The whole world is in a synchronised lockdown. Both advanced and developing economies are grappling with recession precipitated by the Covid-19 crisis.

The IMF World Economic Outlook growth projections present a grim reality in terms of the annual percentage change in the real GDP. The Eurozone leading the projected de-growth estimates in the year 2020 at minus 7.5 per cent and modest projected growth of 4.7 per cent next year, assuming that global recovery starts in the second half of the year 2020.

In India’s context, there is some light at the end of the tunnel with growth projected at 1.9 per cent in 2020 and 7.4 per cent in 2021, as against a contraction of the global economy projected at least minus 3 per cent in 2020 and 5.8 per cent growth in 2021.

While there is hope for a quick recovery in India, we have to make concerted efforts to realise this including an integrated multi-pronged approach through public policy support, private sector participation and citizens’ support.

RBI has already stepped up announcing measures to infuse much-needed liquidity apart from incentivising banks to encourage credit flows via NBFCs, HFCs and MFIs to the MSME and consumer segments (auto and housing) to counter the severe impact on MSME cash flows and sustainability.

In addition, the government needs to step in decisively and lead the turnaround through focused public policy and public spending.

Unlike the 2008 financial crisis, this time the crisis has hit harder as the lockdown has jammed all production and operational activities, in particular the Business to Company (B2C) channel with severe impact on labour, employment, supply chain, capacity utilisation, overheads and cost of capital.

Moratorium on loans provided relief to some extent, but much more will be needed to preserve the production capacities, which can help kickstart the economy post lockdown.

The developed countries are pumping in enormous amounts of money in shoring up the household incomes and such measures need to be evaluated by the Indian government.

There is an urgent need to support not only lives but livelihoods as well. Preservation of livelihood requires us to resume production and operations as soon as possible.

Restarting economy

The government should consider the resumption of work on infrastructure and construction projects all over the country that was abruptly halted due to the lockdown. This will have the immediate effect of creating employment and ensure wages to labourers.

Supply chain disruption globally has driven multinational companies to look at diversifying their supply chains. Japan recently announced setting up of a $2.2-billion fund to help its manufacturers shift production out of China. US, too, has indicated a strong intent to diversify manufacturing away from China. I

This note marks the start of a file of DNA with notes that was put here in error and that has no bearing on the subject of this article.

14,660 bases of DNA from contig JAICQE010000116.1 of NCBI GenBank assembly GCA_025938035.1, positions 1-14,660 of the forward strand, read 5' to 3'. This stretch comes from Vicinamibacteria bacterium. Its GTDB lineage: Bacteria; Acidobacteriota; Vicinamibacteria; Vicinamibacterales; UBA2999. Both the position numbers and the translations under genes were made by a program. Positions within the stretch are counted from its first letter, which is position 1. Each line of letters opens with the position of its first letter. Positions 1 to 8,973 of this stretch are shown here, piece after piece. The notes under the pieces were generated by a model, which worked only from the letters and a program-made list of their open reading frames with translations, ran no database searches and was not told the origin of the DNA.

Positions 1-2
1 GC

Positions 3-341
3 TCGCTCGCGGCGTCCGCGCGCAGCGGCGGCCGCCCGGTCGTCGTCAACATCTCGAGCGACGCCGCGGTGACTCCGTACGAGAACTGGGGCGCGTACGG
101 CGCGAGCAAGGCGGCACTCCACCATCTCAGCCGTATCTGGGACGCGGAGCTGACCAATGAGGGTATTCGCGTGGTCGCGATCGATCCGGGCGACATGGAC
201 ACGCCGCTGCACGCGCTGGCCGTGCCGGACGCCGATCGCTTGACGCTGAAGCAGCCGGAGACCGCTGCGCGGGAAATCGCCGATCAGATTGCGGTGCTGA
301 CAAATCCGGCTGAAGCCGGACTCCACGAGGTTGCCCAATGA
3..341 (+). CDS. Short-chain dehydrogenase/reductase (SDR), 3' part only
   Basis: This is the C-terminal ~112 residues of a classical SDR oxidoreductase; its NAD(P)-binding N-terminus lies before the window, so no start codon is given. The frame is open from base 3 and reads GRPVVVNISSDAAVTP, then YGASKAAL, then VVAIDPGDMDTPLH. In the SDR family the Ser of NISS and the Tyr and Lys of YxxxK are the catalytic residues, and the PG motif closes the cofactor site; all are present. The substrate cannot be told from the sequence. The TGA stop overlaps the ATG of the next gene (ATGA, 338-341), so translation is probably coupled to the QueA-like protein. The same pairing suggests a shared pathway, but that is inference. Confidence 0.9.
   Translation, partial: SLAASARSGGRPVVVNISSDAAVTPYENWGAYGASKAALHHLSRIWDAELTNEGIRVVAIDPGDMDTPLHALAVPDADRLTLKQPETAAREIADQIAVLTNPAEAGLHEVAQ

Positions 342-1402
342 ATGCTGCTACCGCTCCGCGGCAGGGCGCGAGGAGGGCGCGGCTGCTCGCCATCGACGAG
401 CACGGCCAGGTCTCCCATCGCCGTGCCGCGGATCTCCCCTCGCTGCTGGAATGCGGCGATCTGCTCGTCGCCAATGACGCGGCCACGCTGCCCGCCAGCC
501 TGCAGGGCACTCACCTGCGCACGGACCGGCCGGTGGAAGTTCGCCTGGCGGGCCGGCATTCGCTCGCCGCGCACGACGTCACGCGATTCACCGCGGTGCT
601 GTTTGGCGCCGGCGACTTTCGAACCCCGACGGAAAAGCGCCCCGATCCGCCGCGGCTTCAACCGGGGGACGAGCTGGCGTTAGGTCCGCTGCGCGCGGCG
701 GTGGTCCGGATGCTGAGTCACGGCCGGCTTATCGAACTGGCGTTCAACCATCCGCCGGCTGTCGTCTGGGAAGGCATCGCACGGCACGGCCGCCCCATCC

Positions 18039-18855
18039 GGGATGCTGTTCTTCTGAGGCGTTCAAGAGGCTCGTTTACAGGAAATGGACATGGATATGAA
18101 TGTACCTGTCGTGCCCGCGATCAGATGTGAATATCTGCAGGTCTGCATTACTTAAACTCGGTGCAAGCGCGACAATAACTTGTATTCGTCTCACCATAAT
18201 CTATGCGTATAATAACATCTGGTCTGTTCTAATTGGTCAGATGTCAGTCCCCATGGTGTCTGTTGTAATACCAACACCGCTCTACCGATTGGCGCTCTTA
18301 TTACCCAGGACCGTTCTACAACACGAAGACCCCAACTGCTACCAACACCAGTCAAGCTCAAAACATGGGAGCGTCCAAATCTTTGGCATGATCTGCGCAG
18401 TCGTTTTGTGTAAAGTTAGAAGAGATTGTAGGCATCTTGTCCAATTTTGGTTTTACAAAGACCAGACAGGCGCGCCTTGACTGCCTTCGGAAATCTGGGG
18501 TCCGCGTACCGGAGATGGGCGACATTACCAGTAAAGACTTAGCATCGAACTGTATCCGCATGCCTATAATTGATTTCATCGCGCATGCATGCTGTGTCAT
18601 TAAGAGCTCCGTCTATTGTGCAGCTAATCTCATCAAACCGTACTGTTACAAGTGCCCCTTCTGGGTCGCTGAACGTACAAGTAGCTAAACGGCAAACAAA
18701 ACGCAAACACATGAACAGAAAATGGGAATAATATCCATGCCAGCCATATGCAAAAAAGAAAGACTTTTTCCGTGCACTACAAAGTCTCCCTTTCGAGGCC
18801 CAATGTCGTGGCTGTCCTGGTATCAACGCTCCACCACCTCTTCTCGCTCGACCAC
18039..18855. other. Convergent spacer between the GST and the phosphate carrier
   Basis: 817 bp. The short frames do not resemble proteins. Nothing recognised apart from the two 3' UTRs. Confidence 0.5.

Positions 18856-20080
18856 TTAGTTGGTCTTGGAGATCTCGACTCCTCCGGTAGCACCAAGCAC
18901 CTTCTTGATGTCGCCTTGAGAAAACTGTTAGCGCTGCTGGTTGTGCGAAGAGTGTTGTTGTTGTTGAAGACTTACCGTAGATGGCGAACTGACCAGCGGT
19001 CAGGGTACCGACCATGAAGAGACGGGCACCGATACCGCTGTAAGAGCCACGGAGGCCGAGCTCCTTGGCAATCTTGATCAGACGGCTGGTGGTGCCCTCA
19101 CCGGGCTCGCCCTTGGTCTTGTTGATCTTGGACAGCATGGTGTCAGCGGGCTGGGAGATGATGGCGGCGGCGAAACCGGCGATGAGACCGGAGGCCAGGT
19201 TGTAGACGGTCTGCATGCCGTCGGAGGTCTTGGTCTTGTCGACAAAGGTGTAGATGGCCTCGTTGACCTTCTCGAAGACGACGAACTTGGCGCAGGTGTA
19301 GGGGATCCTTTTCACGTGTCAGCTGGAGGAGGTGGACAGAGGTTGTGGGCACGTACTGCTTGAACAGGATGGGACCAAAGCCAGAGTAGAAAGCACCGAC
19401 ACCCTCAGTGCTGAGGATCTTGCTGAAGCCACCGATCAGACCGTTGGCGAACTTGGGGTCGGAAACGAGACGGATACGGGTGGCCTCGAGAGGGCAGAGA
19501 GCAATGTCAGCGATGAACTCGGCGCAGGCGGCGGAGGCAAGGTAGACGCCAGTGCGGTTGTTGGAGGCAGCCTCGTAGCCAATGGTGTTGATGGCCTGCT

India needs to step up as a viable alternative. For manufacturing a strong infrastructure base is crucial. The government should consider:

1. A task force to provide single clearance window as a point of approval, common application and approval forms for licenses, warehousing and easy compliances.

2. Easy availability of land and power through land acquisition reforms and impetus to renewable energy capacity building.

3. Fiscal incentives could be linked to job creation like income tax relief to companies employing more than 1,000 labourers in the manufacturing sector.

4. Robust dispute resolution mechanism that exhibits a strong commitment to align with International arbitration decisions.

However, the entire value chain should be scrutinised to be mindful of the possible impact of both the upstream and downstream activities with particular emphasis on diversification of the supply chain.

This will prevent over-dependence on any one source or distribution channel to subsequently reduce piling up of inventories in the near term on account of the serious slowdown in exports.

Opportunity for India

This anti-China sentiment should be viewed as an opportunity for India that could be monetised by positioning India as an able contender to service the value chains and attract FDI.

This will bring about a global realignment depending on how the geopolitics plays out in the post-Covid world.

The job losses due to the economic fallout originating from Covid-19 pandemic also presents a unique opportunity for India — the availability of skilled and trained labour to anyone looking to manufacture in India.

The government and Indian companies could partner to ensure that the people that lose their jobs are available to MNCs looking to shift base into India and thus provide Indian companies and labour immediately relief.

To emerge as a leader in the global supply chain in the post-Covid-19 era, India needs to act fast, as here too China has the first-mover advantage; its economy is up and running and the rest of the world is still reeling under the impact of Covid-19.

While China may retain a chunk of the market share in the global supply space, India is well-positioned to step in as an alternative global manufacturing hub for the world, given its emergence as a credible economy and the support it has provided to the global community during the pandemic. Will we step up?

(The author of the article is Ritika Agarwal, who is an experienced chartered accountant and Senior Director at Rajeshree Sabnavis & Associates. All views expressed are personal.)

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